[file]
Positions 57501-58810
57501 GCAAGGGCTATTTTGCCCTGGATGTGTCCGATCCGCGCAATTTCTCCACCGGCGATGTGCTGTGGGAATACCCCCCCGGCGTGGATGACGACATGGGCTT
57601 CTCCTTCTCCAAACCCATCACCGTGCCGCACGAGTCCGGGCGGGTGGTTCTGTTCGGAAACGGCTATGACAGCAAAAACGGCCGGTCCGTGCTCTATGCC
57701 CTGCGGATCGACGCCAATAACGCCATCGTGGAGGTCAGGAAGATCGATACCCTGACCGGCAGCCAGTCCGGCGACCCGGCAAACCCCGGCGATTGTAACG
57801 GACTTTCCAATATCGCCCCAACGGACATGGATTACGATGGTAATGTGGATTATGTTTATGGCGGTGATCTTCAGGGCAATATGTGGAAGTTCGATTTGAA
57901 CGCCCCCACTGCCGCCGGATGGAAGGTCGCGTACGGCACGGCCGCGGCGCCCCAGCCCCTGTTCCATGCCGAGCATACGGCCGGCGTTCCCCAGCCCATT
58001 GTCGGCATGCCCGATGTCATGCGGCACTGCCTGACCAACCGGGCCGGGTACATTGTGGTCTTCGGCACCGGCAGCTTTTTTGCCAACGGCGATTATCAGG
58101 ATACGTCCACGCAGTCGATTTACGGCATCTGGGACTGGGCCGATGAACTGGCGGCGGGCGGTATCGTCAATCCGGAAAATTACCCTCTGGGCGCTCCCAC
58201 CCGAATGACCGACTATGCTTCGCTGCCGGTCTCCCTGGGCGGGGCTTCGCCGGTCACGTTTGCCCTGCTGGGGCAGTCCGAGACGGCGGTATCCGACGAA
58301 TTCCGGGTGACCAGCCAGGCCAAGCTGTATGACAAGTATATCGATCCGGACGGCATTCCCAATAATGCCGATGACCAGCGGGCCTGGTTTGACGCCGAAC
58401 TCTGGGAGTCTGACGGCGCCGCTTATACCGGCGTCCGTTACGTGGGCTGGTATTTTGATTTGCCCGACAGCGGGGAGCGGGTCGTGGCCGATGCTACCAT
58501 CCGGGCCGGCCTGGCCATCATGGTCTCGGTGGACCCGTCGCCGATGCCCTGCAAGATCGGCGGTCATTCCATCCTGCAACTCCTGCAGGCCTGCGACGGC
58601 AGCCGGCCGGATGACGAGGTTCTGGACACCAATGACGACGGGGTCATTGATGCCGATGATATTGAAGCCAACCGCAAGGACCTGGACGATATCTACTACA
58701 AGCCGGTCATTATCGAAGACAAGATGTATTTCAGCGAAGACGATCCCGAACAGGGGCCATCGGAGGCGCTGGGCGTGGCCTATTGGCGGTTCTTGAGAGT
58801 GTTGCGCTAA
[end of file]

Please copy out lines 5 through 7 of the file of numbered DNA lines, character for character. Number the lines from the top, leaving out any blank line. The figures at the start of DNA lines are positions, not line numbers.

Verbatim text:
57801 GACTTTCCAATATCGCCCCAACGGACATGGATTACGATGGTAATGTGGATTATGTTTATGGCGGTGATCTTCAGGGCAATATGTGGAAGTTCGATTTGAA
57901 CGCCCCCACTGCCGCCGGATGGAAGGTCGCGTACGGCACGGCCGCGGCGCCCCAGCCCCTGTTCCATGCCGAGCATACGGCCGGCGTTCCCCAGCCCATT
58001 GTCGGCATGCCCGATGTCATGCGGCACTGCCTGACCAACCGGGCCGGGTACATTGTGGTCTTCGGCACCGGCAGCTTTTTTGCCAACGGCGATTATCAGG